As I look back to May 31, 2011, I don’t recall worrying about the product on the ice with the Winnipeg Jets. The memories I recall are filled with excitement, passion and our city of Winnipeg coming together as one. Now, the thoughts surrounding the Winnipeg Jets are not as joyous.
In three years, the Jets have been in the same position. They have been in the middle of the standings, having very slim hopes of making the playoffs. Never too good, never too bad, but I wouldn’t call it a perfect balance.
Year 1: 37-35-10
Year 2: 24-21-3
As of right now the Jets are on pace to keep that imperfect balance to continue for a third year.
Why is it an imperfect balance?
It is not terrible that they aren’t the best in the league nor is it terrible they are at the basement of the league. The reason it’s a problem is because in three years, there have not been many substantial changes to the roster nor has there been a substantial change in the teams record and performance.
In Year One of the Winnipeg Jets 2.0, the team was not in a position to compete. The roster talent was below average. It’s understandable with the buzz and craziness surrounding the team. It must have been hard for the team to be aggressive during free agency and in the trade market.
The talent on this team was so poor that only 44% of the players that were on that roster, currently have Jobs in the NHL. The team finished tied for 10th in the Eastern Conference with 84 points. There was no screaming from fans, no anger towards the organization, nobody to blame. It was a common understanding that this team was not ready to compete.
Fans were ok with that because they were just happy to get their team back.
In the Year Two of the return of the Jets, the team finished in ninth place in the Eastern Conference. They were 4 points shy of the playoffs in the 48 game lockout shortened season. The roster did not change much, at least for the better. The Jets acquired Alexei Ponikarovsky, but then traded the Russian Left Winger to the New Jersey Devils 12 games in to the season. The Jets acquired Olli Jokinen, but in the 48 game season he was not able to live up to his 4.5 million dollar contract.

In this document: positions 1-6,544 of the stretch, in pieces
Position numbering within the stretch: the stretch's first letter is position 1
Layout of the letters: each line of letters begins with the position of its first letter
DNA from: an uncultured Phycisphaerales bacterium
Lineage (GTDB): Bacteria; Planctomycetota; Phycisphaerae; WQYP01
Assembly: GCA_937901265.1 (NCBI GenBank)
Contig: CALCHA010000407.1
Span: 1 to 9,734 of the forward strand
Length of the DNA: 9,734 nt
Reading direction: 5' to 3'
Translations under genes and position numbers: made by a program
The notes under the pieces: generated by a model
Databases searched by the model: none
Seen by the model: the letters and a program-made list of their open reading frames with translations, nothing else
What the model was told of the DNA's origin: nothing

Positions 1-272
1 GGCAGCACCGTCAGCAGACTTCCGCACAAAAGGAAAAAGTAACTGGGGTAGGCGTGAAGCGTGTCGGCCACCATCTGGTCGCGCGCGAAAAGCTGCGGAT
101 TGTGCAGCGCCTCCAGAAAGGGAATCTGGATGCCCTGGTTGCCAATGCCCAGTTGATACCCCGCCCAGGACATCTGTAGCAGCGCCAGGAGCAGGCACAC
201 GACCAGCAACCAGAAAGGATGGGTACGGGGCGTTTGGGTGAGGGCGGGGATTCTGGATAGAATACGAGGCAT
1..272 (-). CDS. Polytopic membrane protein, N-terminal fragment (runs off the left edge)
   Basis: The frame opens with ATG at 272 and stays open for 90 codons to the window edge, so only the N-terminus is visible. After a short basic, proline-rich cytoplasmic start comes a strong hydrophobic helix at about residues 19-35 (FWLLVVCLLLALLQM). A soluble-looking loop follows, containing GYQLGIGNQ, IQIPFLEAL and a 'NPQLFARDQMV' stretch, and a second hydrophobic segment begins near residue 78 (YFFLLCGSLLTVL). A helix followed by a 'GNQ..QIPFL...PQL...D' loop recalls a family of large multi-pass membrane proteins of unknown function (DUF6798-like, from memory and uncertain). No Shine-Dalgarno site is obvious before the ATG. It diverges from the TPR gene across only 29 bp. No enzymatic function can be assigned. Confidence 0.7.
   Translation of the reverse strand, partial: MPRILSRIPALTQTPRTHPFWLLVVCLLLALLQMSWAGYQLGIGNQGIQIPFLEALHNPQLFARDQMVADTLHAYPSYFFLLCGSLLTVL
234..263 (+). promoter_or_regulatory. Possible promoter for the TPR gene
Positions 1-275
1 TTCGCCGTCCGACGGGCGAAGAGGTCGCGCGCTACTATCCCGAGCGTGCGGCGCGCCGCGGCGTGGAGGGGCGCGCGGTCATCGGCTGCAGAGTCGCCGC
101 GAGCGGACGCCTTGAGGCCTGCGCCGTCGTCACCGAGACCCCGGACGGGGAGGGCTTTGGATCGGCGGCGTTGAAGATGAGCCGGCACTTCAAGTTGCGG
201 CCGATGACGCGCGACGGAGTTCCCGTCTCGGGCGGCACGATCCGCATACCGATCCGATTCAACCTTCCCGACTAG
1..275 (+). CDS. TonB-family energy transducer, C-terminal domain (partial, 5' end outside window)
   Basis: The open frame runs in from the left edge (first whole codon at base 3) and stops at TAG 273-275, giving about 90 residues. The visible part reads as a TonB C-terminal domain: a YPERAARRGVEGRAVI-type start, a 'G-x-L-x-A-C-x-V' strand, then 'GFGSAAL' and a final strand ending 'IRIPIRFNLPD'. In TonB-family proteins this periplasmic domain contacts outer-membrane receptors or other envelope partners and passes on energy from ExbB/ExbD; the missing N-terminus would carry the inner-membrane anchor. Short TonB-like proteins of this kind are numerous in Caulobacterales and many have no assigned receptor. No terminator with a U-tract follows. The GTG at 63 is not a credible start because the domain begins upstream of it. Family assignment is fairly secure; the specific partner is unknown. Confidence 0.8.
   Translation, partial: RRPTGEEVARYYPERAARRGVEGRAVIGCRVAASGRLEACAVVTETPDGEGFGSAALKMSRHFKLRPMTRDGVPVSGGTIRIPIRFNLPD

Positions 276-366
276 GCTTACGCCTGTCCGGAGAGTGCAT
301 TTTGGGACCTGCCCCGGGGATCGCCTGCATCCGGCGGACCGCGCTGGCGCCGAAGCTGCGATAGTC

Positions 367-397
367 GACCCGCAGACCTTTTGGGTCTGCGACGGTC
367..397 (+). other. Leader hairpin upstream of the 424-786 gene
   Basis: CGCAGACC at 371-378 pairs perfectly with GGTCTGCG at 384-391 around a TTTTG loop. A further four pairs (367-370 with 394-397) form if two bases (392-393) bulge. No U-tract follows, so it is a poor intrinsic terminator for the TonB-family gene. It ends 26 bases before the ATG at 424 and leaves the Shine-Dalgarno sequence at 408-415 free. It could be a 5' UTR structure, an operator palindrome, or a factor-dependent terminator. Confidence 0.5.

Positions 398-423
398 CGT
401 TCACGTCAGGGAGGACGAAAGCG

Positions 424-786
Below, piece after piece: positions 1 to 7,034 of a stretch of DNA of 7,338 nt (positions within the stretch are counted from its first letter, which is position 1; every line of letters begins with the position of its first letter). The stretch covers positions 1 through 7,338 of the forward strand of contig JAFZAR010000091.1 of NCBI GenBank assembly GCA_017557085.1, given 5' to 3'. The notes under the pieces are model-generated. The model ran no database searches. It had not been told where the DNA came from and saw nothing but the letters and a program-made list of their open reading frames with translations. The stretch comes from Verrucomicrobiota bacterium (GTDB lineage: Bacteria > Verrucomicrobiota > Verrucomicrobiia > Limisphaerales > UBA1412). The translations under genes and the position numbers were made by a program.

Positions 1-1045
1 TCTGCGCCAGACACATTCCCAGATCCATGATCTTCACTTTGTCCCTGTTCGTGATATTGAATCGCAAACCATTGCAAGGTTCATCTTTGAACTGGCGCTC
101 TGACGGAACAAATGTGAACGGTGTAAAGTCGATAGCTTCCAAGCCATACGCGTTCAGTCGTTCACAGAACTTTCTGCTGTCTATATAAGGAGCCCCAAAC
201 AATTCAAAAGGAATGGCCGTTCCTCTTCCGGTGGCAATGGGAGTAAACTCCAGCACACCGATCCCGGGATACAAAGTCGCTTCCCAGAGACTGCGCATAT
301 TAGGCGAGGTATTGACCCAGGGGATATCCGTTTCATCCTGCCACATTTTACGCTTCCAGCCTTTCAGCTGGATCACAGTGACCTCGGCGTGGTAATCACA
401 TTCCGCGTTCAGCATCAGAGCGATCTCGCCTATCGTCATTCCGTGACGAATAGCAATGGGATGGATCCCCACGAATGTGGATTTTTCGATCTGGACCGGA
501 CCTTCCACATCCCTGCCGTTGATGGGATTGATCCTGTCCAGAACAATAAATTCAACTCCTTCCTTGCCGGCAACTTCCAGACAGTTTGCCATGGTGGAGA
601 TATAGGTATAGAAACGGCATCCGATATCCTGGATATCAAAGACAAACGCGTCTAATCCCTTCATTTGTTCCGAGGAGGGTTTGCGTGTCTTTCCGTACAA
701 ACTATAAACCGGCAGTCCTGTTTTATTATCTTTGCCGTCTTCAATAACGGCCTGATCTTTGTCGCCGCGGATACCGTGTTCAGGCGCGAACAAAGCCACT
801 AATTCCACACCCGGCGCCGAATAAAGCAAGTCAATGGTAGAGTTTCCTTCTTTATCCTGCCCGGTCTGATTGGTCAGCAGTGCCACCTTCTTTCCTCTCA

The team would lose five games, then they would win five games. They could not find a way to stay consistent and carry on a successful effort on to the next game.
At the end of the season, unlike the previous season, the fans did feel disappointed.
Fingers began to be pointed, there needed to be someone to blame right?
People potentially thought Claude Noel could be in hot water and possibly lose his job, but Kevin Cheveldayoff made sure he felt safe and extended him to a one year contract.
Now, as I write this the Jets are improving with new coach Paul Maurice but the team is 27-25-5. The team has been the same for three years, they have been mediocre. There have been no major moves with this team and the core.
The best acquisition Cheveldayoff has made is Michael Frolik who has been a strong two way player for the Jets.
Can you blame Cheveldayoff for not being aggressive in the trade market and in Free Agency?
It all depends on what the Jets’ mindset is. Do they want to be competitive now or do they want to wait until their top prospects develop and then they would become competitive?
From the last three years, the Jets have made it clear they are in no position to be competitive and instead they are interested in the future. Top prospects Jacob Trouba and Mark Scheifele are currently making a huge impact on the team, but top prospects Nic Petan, Adam Lowry and Eric Comrie are a few years away from making an impact in the NHL.
Let’s face it, the honeymoon is over and the fans want to win now.
Winnipeg is a very loyal but demanding fan base.
It’s time for Kevin Cheveldayoff and the rest of the Jets management to start being more aggressive.
This team does not need a full blown rebuild. There is a lot of talent on this team. In three years, the core of this team has remained the same. This team and the core players have not gotten the job done in three years.
It’s time to keep some of the core and distribute the rest in return for other pieces to build this team.
Whether or not it’s time for the Jets to become more aggressive all depends on the plans of Cheveldayoff. The Jets might not be trading for a superstar in the near future but they have two players at 19 and 20 years old that are starting to look like they could be superstars on this team for years to come.
Become an MVP with Winnipeg Whiteout and never miss a thing.